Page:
How to Successfully Treat Heroin Addiction
Heroin addiction is a complex disease; if it is not effectively treated, it will only worsen over time.
Over the past two decades, heroin abuse and addiction rates have increased. Heroin abuse has quickly become one of the most significant health-related concerns throughout the country. The National Institute on Drug Abuse recently reported that heroin use has been increasing significantly since 2007. NIDA noted that this was likely due to an increase in prescription medication during the early and mid-1990s. Once healthcare professionals realized how habit-forming opioid narcotic pain relievers truly were, the government cracked down harshly on distribution. Unfortunately, many individuals had already developed substance dependence disorders by that time. Heroin was easier to obtain and significantly more affordable, thus the widespread transition from painkillers to illicit opioid narcotics.
Like all other chronic diseases, heroin addiction can be adequately treated. However, the method of treatment is very important. Individuals who are suffering from heroin abuse or addiction and attempt to quit on their own will not likely be successful for an extended period. One of the predominant symptoms of heroin withdrawal is intense psychological cravings – these cravings generally lead individuals back to using before the detox process is complete. Individuals suffering from heroin abuse or addiction must seek professional medical care. Otherwise, they will likely relapse within the first week of ceased use.
How to Treat Heroin Addiction
How is heroin addiction treated? In the case of this specific drug, there will always need to be a multi-phased treatment process, beginning with a medically monitored detox. During medical detox, the individual will undergo various treatment methods, all ultimately geared toward physical stabilization. In the case of heroin, Medication-Assisted Treatment (MAT) is generally utilized. Prescribing physicians who are a part of the medical detox team will prescribe medications like suboxone, which is beneficial in alleviating symptoms of withdrawal and helping to alleviate psychological and physical cravings. In most cases, heroin withdrawal will last between one and two weeks – however, post-acute withdrawal symptoms can last for much longer (up to a year when left untreated).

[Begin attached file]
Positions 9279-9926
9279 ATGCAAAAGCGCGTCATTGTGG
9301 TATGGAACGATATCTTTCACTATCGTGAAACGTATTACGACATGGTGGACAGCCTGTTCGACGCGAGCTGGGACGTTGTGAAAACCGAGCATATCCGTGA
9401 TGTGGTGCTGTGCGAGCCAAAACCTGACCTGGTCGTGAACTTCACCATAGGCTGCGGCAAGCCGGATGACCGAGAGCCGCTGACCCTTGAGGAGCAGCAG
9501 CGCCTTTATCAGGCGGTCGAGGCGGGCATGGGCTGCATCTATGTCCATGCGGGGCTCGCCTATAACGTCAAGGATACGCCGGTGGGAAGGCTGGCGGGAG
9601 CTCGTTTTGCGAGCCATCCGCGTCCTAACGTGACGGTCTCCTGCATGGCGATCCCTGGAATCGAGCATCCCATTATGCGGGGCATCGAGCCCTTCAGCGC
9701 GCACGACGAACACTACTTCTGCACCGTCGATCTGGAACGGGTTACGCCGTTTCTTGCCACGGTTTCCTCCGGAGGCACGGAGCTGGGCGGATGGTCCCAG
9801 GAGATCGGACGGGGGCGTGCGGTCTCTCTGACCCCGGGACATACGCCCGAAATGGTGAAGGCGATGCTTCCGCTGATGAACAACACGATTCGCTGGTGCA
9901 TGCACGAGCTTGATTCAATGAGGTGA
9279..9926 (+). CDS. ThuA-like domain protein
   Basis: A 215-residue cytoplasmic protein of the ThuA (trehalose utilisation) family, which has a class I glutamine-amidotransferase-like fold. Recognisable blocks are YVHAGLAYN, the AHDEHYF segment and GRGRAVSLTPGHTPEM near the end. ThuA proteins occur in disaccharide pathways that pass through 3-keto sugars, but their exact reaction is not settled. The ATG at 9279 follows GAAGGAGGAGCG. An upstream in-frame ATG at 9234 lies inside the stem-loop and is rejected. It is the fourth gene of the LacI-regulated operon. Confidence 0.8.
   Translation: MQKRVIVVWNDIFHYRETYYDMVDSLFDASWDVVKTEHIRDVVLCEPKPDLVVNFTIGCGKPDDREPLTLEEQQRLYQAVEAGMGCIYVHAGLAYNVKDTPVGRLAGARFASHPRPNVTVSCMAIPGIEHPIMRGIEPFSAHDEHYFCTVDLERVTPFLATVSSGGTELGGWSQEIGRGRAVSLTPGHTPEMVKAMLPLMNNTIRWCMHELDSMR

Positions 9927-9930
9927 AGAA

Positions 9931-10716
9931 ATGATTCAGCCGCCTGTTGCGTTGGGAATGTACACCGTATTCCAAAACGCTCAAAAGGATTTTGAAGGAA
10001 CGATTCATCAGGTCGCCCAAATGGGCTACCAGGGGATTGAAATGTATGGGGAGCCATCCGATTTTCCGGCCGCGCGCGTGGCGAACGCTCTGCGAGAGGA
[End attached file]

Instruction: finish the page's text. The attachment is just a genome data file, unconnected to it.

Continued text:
Once medical detox is complete, the individual must transfer directly to an inpatient treatment program to prevent relapse. This is where most of the psychological, emotional, and behavioral work will be done. In most cases, this phase of the treatment process will last for between one and three months, but it might last longer in severe cases of heroin addiction. Once inpatient treatment is complete, the individual will move on to aftercare. Aftercare generally consists of a prolonged stay at a sober living facility and intensive outpatient or outpatient treatment. The goal of sober living is to prepare clients for a return to completely independent living.
Absolute Awakenings and Heroin Addiction
At Absolute Awakenings, we help our clients during every single step of the recovery process. Heroin addiction is a complex disease; if it is not effectively treated, it will only worsen over time. One of the biggest concerns of untreated heroin addiction is a drug-related overdose. Heroin abuse is extremely prevalent -according to the National Survey on Drug Use and Health, over 902,000 American adults admitted to using heroin in 2020 alone. If you or someone you love has been actively abusing heroin, we at Absolute Awakenings are available to help. Give us a call today, and our treatment advisors will help get you started on your journey of heroin addiction recovery as soon as possible.
- Huecker MR, Koutsothanasis GA, Abbasy MSU, Marraffa J. Heroin. In: StatPearls. StatPearls Publishing; 2022. Accessed January 17, 2023. http://www.ncbi.nlm.nih.gov/books/NBK441876/
- Shah M, Huecker MR. Opioid Withdrawal. In: StatPearls. StatPearls Publishing; 2022. Accessed January 17, 2023. http://www.ncbi.nlm.nih.gov/books/NBK526012/
- Suboxone Uses, Dosage, Side Effects & Warnings. Drugs.com. Accessed January 17, 2023. https://www.drugs.com/suboxone.html
- National Institute on Drug Abuse. What is the scope of heroin use in the United States? National Institute on Drug Abuse. Accessed January 17, 2023. https://nida.nih.gov/publications/research-reports/heroin/scope-heroin-use-in-united-states
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